Vajpayee also commented on the way Marxist ideology was in new way uniform: critics like Pandey inject new life into Marxist thought through their creative reinterpretation and engagement. “Where we stand at the present time, literature and society are the same,” Vajpayee said. “And so long as democracy lives, the relationship between the novel and democracy will continue.” Adding to this thought, Pandey said the way forward for contemporary development won’t emerge from a single mind , but the consciousness of an entire movement.
It was also a particular brand of contemporary Indian consciousness (often linked with development) which sparked a violent disruption of the panel. Ironically, the disruption did not occur as the result of Marxist opposition, but rather offense taken at an aside concerning religion. Pandey commented that Tulsiram—a famous Hindu Bhakti saint—”Could also be considered a literary critic.” Pandey’s perspective ignited criticism from two Hindus in the audience, who began waving, gesticulating, and shouting angrily at the panelists.
This virulent religious outcry threw the audience into utter pandemonium. In the shouting mayhem that ensued, it was not quite clear what had been said to cause the offense. A student sitting next to me, noticing my confusion, turned to whisper in my ear, “Religion is like a drug here.” Other Indians seated nearby glanced at me to ascertain what the only American in the crowd could be thinking.
The moderator, meanwhile, struggled to maintain order. “Tulsiram can be a critic!” he roared, infuriated by the instigator’s lack of respect for the panelists. Pandey–seeking to douse a fire that was only growing larger by an excited audience and fascinated passerbyes– seized the microphone and stepped to the front of the stage.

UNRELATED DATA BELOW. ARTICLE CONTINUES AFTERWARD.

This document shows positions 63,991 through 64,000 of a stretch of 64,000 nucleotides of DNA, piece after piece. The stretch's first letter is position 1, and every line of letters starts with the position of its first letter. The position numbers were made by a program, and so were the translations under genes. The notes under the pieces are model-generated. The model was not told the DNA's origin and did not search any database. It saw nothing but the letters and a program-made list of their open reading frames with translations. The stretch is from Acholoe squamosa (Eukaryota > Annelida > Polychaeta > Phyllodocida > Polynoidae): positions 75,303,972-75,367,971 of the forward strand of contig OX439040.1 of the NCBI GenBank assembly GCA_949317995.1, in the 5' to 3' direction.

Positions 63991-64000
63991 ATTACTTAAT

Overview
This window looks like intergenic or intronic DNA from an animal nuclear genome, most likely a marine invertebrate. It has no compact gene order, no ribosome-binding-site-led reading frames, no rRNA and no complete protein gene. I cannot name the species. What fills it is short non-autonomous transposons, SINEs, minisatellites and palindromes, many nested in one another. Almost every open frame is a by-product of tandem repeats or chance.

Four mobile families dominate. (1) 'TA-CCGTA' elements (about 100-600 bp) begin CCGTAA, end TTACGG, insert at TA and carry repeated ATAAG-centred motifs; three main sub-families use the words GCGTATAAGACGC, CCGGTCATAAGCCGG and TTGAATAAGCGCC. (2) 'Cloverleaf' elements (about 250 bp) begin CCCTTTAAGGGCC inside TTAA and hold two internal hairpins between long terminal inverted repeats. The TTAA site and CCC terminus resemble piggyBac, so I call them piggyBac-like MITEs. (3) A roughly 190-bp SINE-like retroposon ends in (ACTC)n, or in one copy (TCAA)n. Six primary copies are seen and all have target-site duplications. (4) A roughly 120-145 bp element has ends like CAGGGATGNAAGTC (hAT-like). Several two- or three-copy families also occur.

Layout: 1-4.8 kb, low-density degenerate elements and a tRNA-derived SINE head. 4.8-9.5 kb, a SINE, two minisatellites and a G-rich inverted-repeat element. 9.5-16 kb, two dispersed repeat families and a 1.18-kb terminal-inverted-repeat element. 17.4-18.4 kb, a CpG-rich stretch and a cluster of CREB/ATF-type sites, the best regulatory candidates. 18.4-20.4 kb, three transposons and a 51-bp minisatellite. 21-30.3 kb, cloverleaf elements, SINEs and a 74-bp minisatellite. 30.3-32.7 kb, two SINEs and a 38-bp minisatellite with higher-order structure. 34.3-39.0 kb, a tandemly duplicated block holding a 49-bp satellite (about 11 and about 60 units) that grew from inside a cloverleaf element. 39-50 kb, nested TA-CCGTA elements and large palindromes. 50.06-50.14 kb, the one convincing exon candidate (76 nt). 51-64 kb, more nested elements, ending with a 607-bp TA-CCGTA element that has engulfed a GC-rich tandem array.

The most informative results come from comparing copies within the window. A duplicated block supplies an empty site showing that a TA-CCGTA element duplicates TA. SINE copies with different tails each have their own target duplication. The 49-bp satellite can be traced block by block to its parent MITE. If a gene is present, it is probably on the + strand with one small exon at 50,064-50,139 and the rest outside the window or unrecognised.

“I was only trying to say that the job of literature is to make a person human and democratic,” he said emphatically into the microphone. “If someone thinks differently than you, if someone experiences differently than you, then honoring that difference is democratic!”
Pandey’s entreaty was met with a round of applause. An “Us” versus “Them’ mentality was formed as half of the audience returned to their seats while the other half continued shouting with Tulsiram’s defendants in the hallway. The panel discussion continued, but their time was mostly over.
At the end of the event I passed by the warring crowd, curious about what they were saying. One man shouted—“So this is your beautiful culture!”—referring to Hindu nationalism. Later, in a nearby bookstore, several audience members shook their heads and spoke lowly amongst themselves. “We are all Hindus too,” one woman said, embarrassed by what had transpired. “But we do not all act this way.”
Once again, it was not clear what had led to the men’s explosion in the audience. But whether they interrupted to gain attention as a political ploy, or whether they were driven to the edge of civility because of a religiously inspired madness, the manner in which they hijacked the conversation and remained deaf to entreaties to politely field their questions served to only reify the discussions’ main topic:
Respecting divergent opinions in literature and democracy.
Far too often, it seems, both within India and the United States, civil public discourse is sidelined by extremist fringe groups. What occurred that day is only one instance of a much more widespread political problem —a problem further aggravated when individuals (whether they be audience members or media personnel) give attention to straw men, rather than letting hallow voices show themselves out silence.
I find it reassuring that while this tamasha sparked and died over the course of an hour, a more serious, thought provoking dialogue continues to unfold in the form of books between readers and writers. In any good democracy, opinions should be expressed and opinions should be heard.
Literature waits for it’s opportunity to speak, and we—as citizens and readers—have the power of the critic to choose and to listen.